How can we tell through the character that there is hate in Romeo and Juliet?

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mstultz72 eNotes educator| Certified Educator

Even before the play begins, hateful language (in bold) is established by the Chorus in the prologue:

From ancient grudge break to new mutiny,
Where civil blood makes civil hands unclean.
From forth the fatal loins of these two foes
A pair of star-cross'd lovers take their life;
Whole misadventured piteous overthrows
Do with their death bury their parents' strife.
The fearful passage of their death-mark'd love,
And the continuance of their parents' rage,

Hate is most embodied in Tybalt, who says:

What, drawn, and talk of peace! I hate the word,
As I hate hell, all Montagues, and thee:
Have at thee, coward!

After the brawl the Prince warns both families:

Canker'd with peace, to part your canker'd hate:
If ever you disturb our streets again,
Your lives shall pay the forfeit of the peace.

Romeo soon after meditates on the absurdity of the families' hate, using oxymorons:

Here's much to do with hate, but more with love.
Why, then, O brawling love! O loving hate!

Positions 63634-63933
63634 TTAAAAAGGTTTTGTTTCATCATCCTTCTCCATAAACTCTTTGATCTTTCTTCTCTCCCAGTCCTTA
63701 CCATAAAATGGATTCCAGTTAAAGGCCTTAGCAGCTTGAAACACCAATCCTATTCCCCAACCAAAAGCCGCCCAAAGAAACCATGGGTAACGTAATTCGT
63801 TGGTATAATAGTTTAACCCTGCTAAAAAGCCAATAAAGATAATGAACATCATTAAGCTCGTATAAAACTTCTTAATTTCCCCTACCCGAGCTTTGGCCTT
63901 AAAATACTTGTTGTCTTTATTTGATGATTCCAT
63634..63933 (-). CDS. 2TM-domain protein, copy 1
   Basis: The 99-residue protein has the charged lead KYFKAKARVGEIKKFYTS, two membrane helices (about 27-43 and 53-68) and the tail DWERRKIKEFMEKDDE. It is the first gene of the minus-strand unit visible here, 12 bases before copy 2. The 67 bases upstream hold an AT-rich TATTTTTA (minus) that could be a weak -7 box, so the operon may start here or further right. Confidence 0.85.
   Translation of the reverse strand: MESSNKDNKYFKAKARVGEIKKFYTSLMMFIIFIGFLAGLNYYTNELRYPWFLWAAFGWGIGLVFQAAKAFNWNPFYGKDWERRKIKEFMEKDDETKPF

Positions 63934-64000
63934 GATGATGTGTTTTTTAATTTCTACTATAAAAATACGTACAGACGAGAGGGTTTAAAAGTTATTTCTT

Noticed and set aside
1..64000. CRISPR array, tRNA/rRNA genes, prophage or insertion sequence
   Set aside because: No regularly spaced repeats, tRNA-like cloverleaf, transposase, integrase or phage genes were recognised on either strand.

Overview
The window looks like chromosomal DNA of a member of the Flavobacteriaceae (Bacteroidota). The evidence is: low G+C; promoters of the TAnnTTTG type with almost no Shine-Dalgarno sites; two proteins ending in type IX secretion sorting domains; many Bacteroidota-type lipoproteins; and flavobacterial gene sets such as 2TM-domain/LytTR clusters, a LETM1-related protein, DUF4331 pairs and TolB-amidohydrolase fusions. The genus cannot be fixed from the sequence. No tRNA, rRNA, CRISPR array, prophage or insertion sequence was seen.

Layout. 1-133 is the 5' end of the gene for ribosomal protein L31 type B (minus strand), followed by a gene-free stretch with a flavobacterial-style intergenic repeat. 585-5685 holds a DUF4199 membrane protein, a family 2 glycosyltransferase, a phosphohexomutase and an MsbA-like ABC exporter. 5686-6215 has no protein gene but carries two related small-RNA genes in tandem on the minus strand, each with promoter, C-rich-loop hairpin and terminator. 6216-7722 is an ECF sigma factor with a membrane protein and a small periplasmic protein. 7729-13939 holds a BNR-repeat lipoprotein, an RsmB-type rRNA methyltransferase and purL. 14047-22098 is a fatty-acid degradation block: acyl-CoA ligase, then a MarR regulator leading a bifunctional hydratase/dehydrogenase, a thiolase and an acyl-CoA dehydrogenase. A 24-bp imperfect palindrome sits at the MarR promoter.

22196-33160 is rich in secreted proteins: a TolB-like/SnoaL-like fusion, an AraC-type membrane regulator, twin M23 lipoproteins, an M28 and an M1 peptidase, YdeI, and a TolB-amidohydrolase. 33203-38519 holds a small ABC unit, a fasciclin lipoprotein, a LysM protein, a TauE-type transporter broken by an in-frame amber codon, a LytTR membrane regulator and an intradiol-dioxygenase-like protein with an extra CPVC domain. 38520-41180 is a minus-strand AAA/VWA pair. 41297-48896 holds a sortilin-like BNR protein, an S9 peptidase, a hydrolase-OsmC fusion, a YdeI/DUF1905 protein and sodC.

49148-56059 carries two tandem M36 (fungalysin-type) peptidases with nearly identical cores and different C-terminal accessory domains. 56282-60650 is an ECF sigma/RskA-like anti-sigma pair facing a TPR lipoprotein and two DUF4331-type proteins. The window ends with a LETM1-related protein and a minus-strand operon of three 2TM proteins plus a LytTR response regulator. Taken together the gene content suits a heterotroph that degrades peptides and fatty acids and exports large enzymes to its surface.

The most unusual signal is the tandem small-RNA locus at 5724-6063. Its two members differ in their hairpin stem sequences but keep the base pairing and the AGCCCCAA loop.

Juliet echoes this after she finds out she's fallen for a Montague:

My only love sprung from my only hate!
Too early seen unknown, and known too late!

Romeo, in the balcony scene, hates his name:

I know not how to tell thee who I am:
My name, dear saint, is hateful to myself,
Because it is an enemy to thee;
Had I it written, I would tear the word.

And he foreshadows his death, which is ironically caused by love as much as hate,

My life were better ended by their hate,
Than death prorogued, wanting of thy love.

Tybalt picks a fight with Romeo, thus causing his death...

Romeo, the hate I bear thee can afford
No better term than this,--thou art a villain.

...and Romeo's exile by the Prince:

Immediately we do exile him hence:
I have an interest in your hate's proceeding,
My blood for your rude brawls doth lie a-bleeding;

Romeo again foreshadows his suicide to the Nurse and Friar Lawrence:

As if that name,
Shot from the deadly level of a gun,
Did murder her; as that name's cursed hand
Murder'd her kinsman. O, tell me, friar, tell me,
In what vile part of this anatomy
Doth my name lodge? tell me, that I may sack
The hateful mansion.

Juliet pretends to hate Romeo, but really she hates Paris and her parents' idea of arranged marriage:

I will not marry yet; and, when I do, I swear,
It shall be Romeo, whom you know I hate,
Rather than Paris.

When Juliet pretends to die, her mother says:

Accursed, unhappy, wretched, hateful day!

Lord Capulet follows:

Despised, distressed, hated, martyr'd, kill'd!

Finally, the Prince echoes his earlier speech:

See, what a scourge is laid upon your hate,
That heaven finds means to kill your joys with love.

So, hate is the flip side of love.  It's an easy word with which to rhyme.  Montagues are hated.  The name "Montague" is hated.  Love is hated.  Death is hated.  Villains are hated.  Exile is hated.  Peace is hated.  Arranged marriage is hated.

So, what have we learned?  Don't hate the play-er, hate the game...